Murphy reflects on Syria, whirlwind week

Murphy reflects on Syria, whirlwind week


The state’s junior senator reflected late last week on an important vote against intervention in Syria despite a phone call from President Obama asking him to reconsider his opposition.

“He clearly wanted me to change my mind,” U.S. Sen. Christopher Murphy said about his conversation with Obama. “He was very respectful. At no time did I sense any arm twisting. There has never been a moment when I didn’t understand the other side.”

But in the end, the men agreed to disagree and Murphy was one of two members of the Senate Foreign Relations Committee to vote against authorization of military force in Syria. The authorization question now goes before the whole Senate.

Murphy has served on the Foreign Relations Committee since he was sworn into office in January. Syria’s civil war and human rights violations have been investigated and discussed among members long before the Aug. 21 chemical attacks on the Syrian people.

“Bashar al-Assad’s use of chemical weapons against the people of Syria is a human rights atrocity and a blatant violation of international law,” Murphy said after his vote. “It’s impossible to see the horrific images of death and suffering in Syria and not feel compelled to act in some way. But there is not always an American solution to every international crisis.”

This week, Murphy spent a lot of time with Secretary of State John Kerry, who presented the case for U.S. involvement in an open committee session on Tuesday, and in debates and private conversations on Wednesday before the committee vote.

“This is one of those weeks that gets gobbled up with one issue,” Murphy said.

He later went on to explain his opposition in several network and cable television interviews.

“It’s never been a goal of mine to be a talk show darling,” Murphy said. “But it’s important to have a national dialogue. I hope my perspective adds something to the debate.”

Murphy has several concerns about U.S. intervention. Despite an apparent moral imperative, there isn’t a clear national security imperative. He said there is little chance that targeted air strikes will destroy Syria’s chemical stockpiles and may intensify the response of Assad and those countries financing him, putting more Syrian lives in danger and the country in chaos.

Murphy is also reluctant to arm the Syrian rebel movement and involve the U.S. in a long-term entanglement that may be difficult to leave.

The committee voted 17-10 in favor of the authorization. Murphy was joined by unlikely ally Sen. Rand Paul, R-Ky., in voting against the measure. Murphy was quick to say any alliance with the conservative Republican goes no deeper than this single issue.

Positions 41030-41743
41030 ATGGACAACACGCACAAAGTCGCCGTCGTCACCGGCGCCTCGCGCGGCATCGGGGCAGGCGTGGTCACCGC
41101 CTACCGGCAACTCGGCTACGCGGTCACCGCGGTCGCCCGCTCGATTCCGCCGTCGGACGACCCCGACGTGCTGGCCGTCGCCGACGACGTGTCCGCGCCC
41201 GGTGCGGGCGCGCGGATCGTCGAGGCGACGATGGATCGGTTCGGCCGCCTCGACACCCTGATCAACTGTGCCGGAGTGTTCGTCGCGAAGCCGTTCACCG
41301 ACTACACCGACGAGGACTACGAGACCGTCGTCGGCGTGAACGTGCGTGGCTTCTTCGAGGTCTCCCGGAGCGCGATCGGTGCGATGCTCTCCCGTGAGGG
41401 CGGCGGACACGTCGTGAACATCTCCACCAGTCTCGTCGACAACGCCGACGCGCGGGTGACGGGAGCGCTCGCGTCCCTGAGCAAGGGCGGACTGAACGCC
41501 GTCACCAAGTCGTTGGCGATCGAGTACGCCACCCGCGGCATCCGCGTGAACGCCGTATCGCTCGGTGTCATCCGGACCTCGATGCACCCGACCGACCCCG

He said he understands the desire to respond militarily given the horrific evidence. That horror is particularly acute in Connecticut where residents have dealt with the slaughter of children since the December shootings at Sandy Hook Elementary school that left 20 children and six teachers dead.

But Murphy said that has to be weighed against the very real possibility that military action will result in further bloodshed for the Syrian people and farther reaching consequences.

“He’s following his conscience,” said Vincent Testa, a member of the Wallingford Democratic Town Committee. “I give him credit for doing what he thinks is right.”

The issue puts all members of Congress in a difficult position and they must listen to their constituents and gather information before making a decision, Testa said.

“The president is well aware that every representative in Congress is faced with a difficult decision, just as the president is,” Testa said. Murphy “is on that committee. I’ll be interested to see what happens when it gets to the House.”

Vincent Avallone, Wallingford Democratic town chairman, said the president was correct to seek congressional authorization.

He believes more information should be disclosed before all of Congress votes. The White House’s previous “red line” comment about the potential use of chemical weapons forced Congress and the American public to wonder how the world would view the U.S. if it didn’t respond militarily after the Aug. 21 attack.

But the repercussions require more thought, Avallone said.

“Personally, I’m inclined to go along with Chris Murphy,” he said.

Ernest DiPietro, chairman of the Democratic Town Committee in Murphy’s hometown of Cheshire, said Congress needs to study the matter thoroughly before voting.

DiPietro said he was intrigued by statements made Thursday by Sen. Dianne Feinstein, D-Calif., who heads the Senate Intelligence Committee.

After receiving a closed-door briefing from the CIA on Thursday, Feinstein said she backs Obama’s plan to launch a limited military strike because she’s convinced it’s a very serious situation.

When defending her support later, Feinstein said: “They don’t know what I know. They haven’t heard what I heard.”

DiPietro said members of Congress should have access to all the intelligence gathered so far before making their decisions and espousing opinions.

“Maybe there is some information that has to come forth,” he said.

Murphy’s public opposition may help him politically, said Arthur C. Paulson, chairman of the Political Science Department at Southern Connecticut State University.

“On balance, I think it will help, given that this is a blue state and the general public attitude of the moment toward the proposed military action,” Paulson said. (203) 317-2255 Twitter: @Cconnbiz

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